Domestic holidays are on the rise, tourists are spending more and business activity has edged up – but consumers face higher prices as soon as next month, the Bank of England has warned.
In its quarterly round-up of reports from its 12 regional agents, the Bank presented a picture of a robust British economy in the final months of 2016.
The agents, who speak to hundreds of UK companies each month, said that growth in the services and manufacturing sectors improved in the last quarter of the year, helped by the strongest reading for factory exports since the third quarter of 2014.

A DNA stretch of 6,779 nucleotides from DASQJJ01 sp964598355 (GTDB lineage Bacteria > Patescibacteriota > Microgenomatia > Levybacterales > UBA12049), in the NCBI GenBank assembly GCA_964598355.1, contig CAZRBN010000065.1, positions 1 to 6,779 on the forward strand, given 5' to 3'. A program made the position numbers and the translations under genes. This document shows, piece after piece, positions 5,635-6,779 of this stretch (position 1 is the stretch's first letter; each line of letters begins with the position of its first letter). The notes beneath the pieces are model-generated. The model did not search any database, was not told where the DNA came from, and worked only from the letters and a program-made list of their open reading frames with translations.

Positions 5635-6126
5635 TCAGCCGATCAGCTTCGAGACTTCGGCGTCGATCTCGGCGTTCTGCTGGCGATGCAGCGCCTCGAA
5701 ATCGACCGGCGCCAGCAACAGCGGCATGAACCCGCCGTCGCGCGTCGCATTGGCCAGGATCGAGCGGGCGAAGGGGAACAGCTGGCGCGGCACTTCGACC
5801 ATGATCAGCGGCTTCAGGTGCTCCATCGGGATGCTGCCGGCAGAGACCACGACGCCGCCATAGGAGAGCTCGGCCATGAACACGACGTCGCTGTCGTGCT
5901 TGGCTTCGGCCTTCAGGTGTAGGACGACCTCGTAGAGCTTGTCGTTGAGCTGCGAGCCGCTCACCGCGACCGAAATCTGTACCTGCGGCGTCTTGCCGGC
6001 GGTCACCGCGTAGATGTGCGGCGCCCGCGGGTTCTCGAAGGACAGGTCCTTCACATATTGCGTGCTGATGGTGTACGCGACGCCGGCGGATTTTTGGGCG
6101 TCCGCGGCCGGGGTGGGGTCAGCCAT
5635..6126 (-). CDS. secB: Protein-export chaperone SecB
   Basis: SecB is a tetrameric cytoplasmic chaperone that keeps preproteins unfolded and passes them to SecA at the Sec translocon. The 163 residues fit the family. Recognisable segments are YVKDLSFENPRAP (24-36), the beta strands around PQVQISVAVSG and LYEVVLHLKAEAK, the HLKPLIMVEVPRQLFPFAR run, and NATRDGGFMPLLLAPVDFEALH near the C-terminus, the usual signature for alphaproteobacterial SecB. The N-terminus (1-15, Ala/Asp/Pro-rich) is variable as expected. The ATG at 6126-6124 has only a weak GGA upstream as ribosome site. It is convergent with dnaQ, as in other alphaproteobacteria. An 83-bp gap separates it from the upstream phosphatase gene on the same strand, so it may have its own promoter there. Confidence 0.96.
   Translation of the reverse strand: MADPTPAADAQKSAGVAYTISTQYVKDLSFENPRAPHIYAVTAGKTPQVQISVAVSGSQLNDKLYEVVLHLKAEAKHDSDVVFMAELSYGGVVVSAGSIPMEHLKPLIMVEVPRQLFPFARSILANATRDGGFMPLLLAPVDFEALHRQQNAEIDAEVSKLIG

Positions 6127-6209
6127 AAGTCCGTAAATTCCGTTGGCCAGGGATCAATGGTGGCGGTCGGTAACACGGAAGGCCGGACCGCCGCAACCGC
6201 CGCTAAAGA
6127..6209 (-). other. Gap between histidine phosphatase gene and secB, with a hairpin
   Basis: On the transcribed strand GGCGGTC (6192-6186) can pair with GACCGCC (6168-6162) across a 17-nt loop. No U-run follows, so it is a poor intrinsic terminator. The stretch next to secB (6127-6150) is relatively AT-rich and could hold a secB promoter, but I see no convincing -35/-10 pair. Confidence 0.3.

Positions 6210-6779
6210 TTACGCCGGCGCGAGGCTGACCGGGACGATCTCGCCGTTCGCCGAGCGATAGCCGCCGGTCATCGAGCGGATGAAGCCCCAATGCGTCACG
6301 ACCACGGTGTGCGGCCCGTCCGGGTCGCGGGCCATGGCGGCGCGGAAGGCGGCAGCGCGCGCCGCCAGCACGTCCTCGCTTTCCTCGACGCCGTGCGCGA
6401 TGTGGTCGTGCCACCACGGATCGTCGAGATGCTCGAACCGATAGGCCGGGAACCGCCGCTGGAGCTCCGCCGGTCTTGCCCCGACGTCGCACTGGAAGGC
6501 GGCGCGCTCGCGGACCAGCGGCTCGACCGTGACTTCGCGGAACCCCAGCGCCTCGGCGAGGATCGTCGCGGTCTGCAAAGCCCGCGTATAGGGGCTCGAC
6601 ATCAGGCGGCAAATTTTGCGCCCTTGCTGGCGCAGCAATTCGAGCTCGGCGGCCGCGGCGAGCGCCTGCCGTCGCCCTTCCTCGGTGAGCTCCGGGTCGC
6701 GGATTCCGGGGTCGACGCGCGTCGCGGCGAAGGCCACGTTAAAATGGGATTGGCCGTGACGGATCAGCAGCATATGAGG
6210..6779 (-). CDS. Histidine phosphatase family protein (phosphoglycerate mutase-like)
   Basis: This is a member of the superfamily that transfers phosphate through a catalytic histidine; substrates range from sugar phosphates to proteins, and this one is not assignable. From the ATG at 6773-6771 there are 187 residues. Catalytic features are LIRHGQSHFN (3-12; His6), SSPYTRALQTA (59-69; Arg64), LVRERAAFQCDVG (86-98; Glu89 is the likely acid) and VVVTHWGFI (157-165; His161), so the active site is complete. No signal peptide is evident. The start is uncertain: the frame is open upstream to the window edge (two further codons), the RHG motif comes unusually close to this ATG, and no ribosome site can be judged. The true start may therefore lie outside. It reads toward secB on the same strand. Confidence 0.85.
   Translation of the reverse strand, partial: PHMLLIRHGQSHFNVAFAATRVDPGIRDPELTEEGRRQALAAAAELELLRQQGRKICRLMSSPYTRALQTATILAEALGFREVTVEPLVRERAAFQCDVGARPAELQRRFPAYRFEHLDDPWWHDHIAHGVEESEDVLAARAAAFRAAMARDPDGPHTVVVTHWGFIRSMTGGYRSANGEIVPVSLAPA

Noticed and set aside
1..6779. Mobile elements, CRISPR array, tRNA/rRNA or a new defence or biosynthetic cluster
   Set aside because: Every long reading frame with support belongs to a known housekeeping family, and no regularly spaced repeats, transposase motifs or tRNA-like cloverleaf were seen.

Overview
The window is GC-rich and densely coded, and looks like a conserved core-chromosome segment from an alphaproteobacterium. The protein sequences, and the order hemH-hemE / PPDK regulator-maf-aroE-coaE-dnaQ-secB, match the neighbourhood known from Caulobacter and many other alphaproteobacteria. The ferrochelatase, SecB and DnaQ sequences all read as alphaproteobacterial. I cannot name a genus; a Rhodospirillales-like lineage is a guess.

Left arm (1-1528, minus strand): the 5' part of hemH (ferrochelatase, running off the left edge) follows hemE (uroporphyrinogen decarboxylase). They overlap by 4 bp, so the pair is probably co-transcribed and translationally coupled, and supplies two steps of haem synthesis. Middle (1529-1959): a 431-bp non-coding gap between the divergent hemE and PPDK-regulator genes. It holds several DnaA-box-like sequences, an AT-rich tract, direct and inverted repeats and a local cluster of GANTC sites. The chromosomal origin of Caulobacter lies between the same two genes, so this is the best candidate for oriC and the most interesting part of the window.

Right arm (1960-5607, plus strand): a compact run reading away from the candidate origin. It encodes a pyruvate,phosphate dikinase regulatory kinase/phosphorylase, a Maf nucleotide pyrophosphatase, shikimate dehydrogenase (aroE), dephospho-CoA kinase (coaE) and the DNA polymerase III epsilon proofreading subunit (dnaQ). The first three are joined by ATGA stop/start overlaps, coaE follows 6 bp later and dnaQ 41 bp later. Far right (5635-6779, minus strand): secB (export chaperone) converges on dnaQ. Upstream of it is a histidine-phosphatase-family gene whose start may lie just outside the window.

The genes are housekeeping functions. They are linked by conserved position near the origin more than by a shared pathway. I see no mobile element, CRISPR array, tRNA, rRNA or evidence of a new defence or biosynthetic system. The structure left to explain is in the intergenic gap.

The Bank added that spending by tourists had risen because of the sharp fall in the value of the pound.
There has also been a rise in ‘staycationing’, with Britons opting to travel closer to home rather than go abroad.
The Bank reported that retail spending by foreign tourists had risen, as UK retail prices fell in foreign currency terms due to sterling’s deprecation.
“Their spending on hotels, meals out and visitor attractions was also higher.
“Increased ‘staycationing’ was also supporting consumer services growth, which had remained resilient.”
However, the Bank warned that consumer demand is expected to slow next year as higher inflation squeezes spending power.